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FICTION - A definition



A definition

The most common form of fiction as a genre is the novel which was born on 18th century in Europe.

In England the novel was associated with the rising middle classes and with people lacking a classical education.

The novel is fictitious in fact it depicts imaginary events, characters and actions but they are representative of real life.

The novel is a narrative, a telling with its own characters, action, plot and setting, written in prose but it can also includes poetic elements.

The novel is an investigation of the human significance whose complexity requires a certain length.

The setting:

The setting is the place and the time of the story.

Time setting usually refers to the time of the day, the season, the year; but it also includes social and historical factors which are very important.

Place setting can be interior or exterior. A novel may begin with the description of a landscape and then provides important information about the characters who live in it. When the description is very detailed the setting may acquires the status of a character, almost becoming a protagonist of the story.

The story can be set abroad, for example, in exotic places.

The characters:

Characters are the people who appear in the novel. The presentation of the character can be direct (through what the writer tells the readers of his personality and appearance) or indirect (when the reader has to infer the features of the characters from his interaction with other characters, feelings and thoughts).

Depending on their role in the story, there can be major or minor characters. A distinction ca be made between round and flat characters.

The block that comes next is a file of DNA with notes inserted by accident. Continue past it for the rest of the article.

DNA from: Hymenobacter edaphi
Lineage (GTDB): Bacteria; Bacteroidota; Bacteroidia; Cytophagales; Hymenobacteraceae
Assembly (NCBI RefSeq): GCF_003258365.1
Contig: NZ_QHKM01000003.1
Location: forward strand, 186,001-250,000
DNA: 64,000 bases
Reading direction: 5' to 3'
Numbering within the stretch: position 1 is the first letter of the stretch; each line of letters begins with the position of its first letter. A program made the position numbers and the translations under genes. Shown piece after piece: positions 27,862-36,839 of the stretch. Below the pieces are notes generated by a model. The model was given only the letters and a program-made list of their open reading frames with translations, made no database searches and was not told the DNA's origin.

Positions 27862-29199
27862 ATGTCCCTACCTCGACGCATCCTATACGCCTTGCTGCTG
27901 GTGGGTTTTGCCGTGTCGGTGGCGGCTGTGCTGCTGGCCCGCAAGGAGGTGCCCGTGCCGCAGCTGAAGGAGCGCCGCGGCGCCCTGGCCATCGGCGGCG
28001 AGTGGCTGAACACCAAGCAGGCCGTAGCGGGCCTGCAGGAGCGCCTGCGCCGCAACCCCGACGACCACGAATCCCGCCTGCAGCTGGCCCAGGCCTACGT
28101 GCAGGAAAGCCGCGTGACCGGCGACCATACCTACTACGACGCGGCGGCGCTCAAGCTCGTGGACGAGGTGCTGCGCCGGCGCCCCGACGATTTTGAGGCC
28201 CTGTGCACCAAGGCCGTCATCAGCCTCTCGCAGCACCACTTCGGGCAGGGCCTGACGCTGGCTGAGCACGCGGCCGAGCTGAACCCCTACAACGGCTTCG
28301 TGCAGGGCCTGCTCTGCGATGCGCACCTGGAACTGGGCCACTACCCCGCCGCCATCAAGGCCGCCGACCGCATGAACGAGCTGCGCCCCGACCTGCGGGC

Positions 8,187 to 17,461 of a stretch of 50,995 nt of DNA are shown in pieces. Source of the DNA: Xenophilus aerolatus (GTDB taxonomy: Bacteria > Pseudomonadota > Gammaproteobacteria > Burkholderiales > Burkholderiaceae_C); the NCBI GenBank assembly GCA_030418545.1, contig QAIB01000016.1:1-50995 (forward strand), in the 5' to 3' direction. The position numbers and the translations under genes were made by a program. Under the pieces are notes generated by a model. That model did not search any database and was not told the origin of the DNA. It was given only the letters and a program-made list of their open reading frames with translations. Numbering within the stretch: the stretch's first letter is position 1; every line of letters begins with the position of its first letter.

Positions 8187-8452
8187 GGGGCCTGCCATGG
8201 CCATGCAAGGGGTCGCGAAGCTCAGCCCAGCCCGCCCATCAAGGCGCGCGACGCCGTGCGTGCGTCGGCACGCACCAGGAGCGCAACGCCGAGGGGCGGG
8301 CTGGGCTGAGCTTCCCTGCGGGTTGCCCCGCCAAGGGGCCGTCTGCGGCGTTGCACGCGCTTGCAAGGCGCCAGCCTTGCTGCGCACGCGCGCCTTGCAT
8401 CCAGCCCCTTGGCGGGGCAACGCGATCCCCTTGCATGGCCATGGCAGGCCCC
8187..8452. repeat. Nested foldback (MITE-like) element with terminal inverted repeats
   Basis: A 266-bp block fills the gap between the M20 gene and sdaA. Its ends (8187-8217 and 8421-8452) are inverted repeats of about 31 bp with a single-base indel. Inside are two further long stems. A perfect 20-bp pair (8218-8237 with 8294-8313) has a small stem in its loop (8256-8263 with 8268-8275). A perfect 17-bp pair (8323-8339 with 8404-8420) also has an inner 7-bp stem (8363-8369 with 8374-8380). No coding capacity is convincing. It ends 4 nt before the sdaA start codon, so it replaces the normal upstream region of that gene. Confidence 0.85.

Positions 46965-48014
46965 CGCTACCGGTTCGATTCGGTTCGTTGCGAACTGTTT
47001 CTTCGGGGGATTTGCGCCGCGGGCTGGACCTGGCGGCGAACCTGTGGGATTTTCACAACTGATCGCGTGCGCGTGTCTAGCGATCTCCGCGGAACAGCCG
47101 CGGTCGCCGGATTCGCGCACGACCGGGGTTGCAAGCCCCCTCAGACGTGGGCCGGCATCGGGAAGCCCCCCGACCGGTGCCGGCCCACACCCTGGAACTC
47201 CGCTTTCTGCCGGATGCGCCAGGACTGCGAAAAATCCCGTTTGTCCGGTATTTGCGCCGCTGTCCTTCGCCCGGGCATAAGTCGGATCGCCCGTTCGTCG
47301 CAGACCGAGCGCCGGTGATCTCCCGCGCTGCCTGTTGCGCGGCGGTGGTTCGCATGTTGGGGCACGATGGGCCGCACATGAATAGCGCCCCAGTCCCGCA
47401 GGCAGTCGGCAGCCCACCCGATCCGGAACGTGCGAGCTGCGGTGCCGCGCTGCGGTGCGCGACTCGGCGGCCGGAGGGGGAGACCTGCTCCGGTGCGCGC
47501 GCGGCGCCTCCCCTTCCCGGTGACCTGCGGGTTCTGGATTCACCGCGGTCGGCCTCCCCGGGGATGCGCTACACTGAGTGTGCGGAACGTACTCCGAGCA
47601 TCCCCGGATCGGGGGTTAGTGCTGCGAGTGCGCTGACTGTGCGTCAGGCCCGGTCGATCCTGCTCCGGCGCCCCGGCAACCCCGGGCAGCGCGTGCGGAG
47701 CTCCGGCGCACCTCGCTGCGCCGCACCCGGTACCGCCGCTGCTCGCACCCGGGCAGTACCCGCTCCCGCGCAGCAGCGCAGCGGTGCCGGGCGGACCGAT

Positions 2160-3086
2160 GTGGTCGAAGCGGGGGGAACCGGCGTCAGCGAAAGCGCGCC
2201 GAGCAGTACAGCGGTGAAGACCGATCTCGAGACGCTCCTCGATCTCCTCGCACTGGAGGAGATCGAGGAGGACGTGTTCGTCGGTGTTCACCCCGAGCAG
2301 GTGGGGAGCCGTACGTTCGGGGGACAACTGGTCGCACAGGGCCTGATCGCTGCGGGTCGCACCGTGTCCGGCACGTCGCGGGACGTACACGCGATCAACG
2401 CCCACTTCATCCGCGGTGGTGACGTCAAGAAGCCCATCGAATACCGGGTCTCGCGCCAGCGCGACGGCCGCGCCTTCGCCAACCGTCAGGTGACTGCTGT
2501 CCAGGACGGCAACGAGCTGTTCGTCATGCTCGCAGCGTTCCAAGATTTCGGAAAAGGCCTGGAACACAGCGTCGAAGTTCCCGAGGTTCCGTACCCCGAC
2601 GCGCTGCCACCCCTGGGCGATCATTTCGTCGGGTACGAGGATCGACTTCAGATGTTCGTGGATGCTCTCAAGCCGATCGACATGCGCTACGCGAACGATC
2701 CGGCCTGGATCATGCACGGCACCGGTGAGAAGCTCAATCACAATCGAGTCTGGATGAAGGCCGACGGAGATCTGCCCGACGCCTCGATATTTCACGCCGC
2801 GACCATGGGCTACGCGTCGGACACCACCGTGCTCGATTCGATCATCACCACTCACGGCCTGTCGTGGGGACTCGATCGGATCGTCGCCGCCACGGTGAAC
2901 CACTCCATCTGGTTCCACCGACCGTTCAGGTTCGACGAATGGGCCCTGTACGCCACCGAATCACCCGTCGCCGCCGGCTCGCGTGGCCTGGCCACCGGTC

Flat characters are caricature, they are built around a single psychological quality and they don't develop during the story.

Round characters pass through the crucial events of the story, change their personality as the narration develops. They are more complex and have more than one facet, like human beings.

The narrator:

The narrator is the speaking voice. He is not the writer, the author of the book, a real person. The narrator is only the voice who tells the story and gives the point of view from which the story is told. He may be internal (a character of the story) or external, a voice outside the story who tells events he has not taken part in.

  • The first person narrator employs the "I" mode. It can coincide with a character or the protagonist of the story who tells about his life. This narrator bring the reader close to the mind and feelings of the narrator, convey an impression of reality, restrict the reader's prospective.
  • The third person narrator knows everything about the events and the characters (it's also called omniscient). The omniscient narrator can be obtrusive when he addresses the reader making personal remarks or by providing comment on the society or on some characters. The obtrusive narrator reduces the emotional intensity. The narrator is unobtrusive when he shows what happens but he doesn't interfere with the story; he acts like a camera.

Character's speech and thoughts:

The techniques usually adopted by an author to represent the character's speech and thoughts are: monologue, soliloquy, dialogue, direct speech, indirect speech.

In free direct speech the character's voice momentarily replaces that of the narrator. Free direct speech is freed from inverted commas and verbs of reporting, like "said", "exclaimed", "replied". It's not "tagged" it's freed from every introduction expression.

Interior monologue is used to represent, in a novel, the unspoken activity of the mind before it is ordered in speech. This technique is freed from introductory expressions and from formal structures, logical and chronological order.

The interior monologue is characterized by two levels of narration: one external to the character's mind, the other internal. This king is characterized by the following devices:

  • the narrator is present within the narration. He guides, he addresses the reader through the story making appropriate comments and by adding descriptions.
  • The character stays fixed in a space but his thoughts moves freely in time. He is in the present but, his consciousness, goes in the past or in the future. He loose the perception of the external time to lead only his inner time, his interior time.


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